Dream of perpetual access comes true!

Dream of perpetual access comes true!

…or at least part of this dream. Recently, the KEEP project released its final version of the Emulation Framework (2.0). This software is now available for free and open source on http://emuframework.sf.net

Since 2004, I’ve been working with others to make emulation more than just a technique of running old computer platforms. Emulation is great fun for geeks and arcade game lovers, but a nightmare to be used by not-so-computer-freak people that just want to get access to their old files or computer programs again. From the start, I thought “this must change!”

Eight years later, I finally get the feeling we’re making that change. And therefore I want to share this moment with you. The KEEP project just ended (Feb 2012) and to my opinion brought emulation in the digital preservation context onto the next level. That should be celebrated and seen as a new milestone for the community. Other work done by my fellow colleague Dirk von Suchodoletz and his team show similar signs. Emulation is finally getting a user friendly face (http://www.openpreservation.org/blogs/2011-11-28-sustainable-business-through-sustainable-emulation).

Still, the question arises: “why should I use emulation?” Well, imagine you or your organisation is faced with understanding digital documents or applications from years ago. You will find it difficult to just run and open these on current computer systems. As time goes by, older computers are replaced by new ones, new computer architectures arise, new software updates and upgrades come out, all adding extra complexity to rendering your original file or application from years ago.

The Emulation Framework (EF) is software just released by KEEP. It gives you all the good of what emulation can do for you while it frees you from doing difficult steps in installing and configuring emulation software. It does this by automating several steps (see illustration) which normally should have been done manually by you, that is:

  1. identify what kind of digital file you want to render;
  2. find the required software and computer platform you need;
  3. match the requirements with available software and emulators;
  4. install the emulator;
  5. configure the emulator and prepare software environment;
  6. inject the digital file you selected into the emulated environment;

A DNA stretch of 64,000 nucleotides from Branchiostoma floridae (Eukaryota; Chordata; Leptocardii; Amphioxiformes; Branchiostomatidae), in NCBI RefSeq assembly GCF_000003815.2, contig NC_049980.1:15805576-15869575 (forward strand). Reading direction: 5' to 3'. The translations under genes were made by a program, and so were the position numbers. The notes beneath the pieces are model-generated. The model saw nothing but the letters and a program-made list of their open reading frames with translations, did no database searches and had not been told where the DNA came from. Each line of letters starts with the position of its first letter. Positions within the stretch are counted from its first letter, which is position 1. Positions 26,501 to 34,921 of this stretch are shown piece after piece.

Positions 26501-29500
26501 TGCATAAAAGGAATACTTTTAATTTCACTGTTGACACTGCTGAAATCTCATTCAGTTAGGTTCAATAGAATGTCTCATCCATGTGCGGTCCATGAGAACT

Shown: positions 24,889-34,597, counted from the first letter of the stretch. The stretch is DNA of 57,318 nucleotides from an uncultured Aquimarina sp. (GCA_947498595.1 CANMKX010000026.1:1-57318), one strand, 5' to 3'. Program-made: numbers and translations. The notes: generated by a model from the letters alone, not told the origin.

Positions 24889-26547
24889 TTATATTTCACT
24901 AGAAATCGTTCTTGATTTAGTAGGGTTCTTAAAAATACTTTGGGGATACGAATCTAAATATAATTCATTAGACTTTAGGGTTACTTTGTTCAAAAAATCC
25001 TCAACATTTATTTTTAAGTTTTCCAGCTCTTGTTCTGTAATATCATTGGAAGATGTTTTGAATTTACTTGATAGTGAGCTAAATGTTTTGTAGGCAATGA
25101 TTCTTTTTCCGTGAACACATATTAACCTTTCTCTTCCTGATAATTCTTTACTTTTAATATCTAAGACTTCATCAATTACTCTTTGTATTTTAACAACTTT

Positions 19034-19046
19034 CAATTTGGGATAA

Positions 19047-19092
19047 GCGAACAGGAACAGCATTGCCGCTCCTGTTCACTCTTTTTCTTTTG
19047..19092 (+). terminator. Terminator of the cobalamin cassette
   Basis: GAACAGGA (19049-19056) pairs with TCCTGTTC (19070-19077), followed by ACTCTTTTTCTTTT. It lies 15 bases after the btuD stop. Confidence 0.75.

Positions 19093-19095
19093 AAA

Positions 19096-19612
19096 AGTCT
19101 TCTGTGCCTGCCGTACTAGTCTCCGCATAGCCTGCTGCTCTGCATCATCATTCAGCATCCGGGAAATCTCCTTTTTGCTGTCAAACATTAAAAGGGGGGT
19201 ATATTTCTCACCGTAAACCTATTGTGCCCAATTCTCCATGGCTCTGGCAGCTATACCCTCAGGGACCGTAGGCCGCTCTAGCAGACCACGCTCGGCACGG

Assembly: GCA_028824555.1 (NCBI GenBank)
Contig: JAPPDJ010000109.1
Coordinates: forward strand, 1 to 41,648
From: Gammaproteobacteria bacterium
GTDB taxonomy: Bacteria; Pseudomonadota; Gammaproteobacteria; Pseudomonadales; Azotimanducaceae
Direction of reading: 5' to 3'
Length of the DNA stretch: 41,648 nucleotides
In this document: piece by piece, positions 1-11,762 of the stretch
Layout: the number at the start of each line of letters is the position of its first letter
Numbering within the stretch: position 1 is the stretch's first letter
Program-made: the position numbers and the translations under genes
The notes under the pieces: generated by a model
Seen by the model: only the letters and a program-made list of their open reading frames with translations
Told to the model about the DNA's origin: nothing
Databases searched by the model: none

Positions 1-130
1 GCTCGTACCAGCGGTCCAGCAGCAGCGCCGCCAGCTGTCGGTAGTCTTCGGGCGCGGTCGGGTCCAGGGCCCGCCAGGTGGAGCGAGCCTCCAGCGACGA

7. give you control over the emulated environment.

Emulation Framework workflow

 

This all is now available for free in an easy-to-install package that runs on all main platforms of today (Windows, Mac, Linux). It supports six different computer platforms out of the box: x86, Commodore 64, Amiga, BBC Micro, Amstrad, Thomson. This is done by using seven open source emulators which are distributed along with the EF. With this set you are capable of accessing at least 30+ different file formats again. If this is not enough for you, it is possible to extend this set by adding extra software and emulators to it.

Try it yourself and understand why I’m in such a good mood 😉

http://emuframework.sf.net

 

I wish you a bright future looking into the past!

Jeffrey

2 Comments

  1. jrvanderhoeven
    April 3, 2012 @ 7:06 am CEST

    Hi Euan, thanks for the compliments, I’ll pass it on to our team 😉

    And good suggestion about the installation on Win7. I’ll take that note for a future release.

     

    Best regards,

    Jeffrey

  2. ecochrane
    March 29, 2012 @ 10:27 pm CEST

    This is really excellent work from the whole team involved in the KEEP project! Its really exciting to see some practical emulation products becoming available for use in digital preservation and access workflows. 

     

    **A small tip for those that wish to try installing the framework in Windows 7**: I found that you need to run the program in administrator mode if you want it to install to the usual “Program files” or Program Files(x86) directories. 

    This can be done by typing “cmd” into the start menu and right clicking on it to select “Run as administrator”. From there you can type in the full path to the file and it should install with no problems. 

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